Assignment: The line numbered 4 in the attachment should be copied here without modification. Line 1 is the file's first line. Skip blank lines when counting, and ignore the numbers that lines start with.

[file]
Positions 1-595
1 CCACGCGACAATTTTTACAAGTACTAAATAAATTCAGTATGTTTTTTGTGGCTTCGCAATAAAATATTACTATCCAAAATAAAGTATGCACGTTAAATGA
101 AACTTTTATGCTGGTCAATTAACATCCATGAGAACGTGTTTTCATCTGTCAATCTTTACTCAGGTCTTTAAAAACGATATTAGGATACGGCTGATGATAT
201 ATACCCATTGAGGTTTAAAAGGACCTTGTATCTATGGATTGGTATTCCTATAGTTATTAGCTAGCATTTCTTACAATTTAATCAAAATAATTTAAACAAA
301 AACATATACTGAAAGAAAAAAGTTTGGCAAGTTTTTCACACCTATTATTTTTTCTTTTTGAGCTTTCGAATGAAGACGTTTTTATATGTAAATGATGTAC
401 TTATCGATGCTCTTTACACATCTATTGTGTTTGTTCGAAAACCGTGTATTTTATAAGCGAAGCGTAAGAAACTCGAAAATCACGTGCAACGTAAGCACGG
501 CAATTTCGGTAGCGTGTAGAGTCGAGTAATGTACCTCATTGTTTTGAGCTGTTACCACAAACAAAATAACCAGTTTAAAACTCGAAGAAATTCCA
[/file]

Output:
201 ATACCCATTGAGGTTTAAAAGGACCTTGTATCTATGGATTGGTATTCCTATAGTTATTAGCTAGCATTTCTTACAATTTAATCAAAATAATTTAAACAAA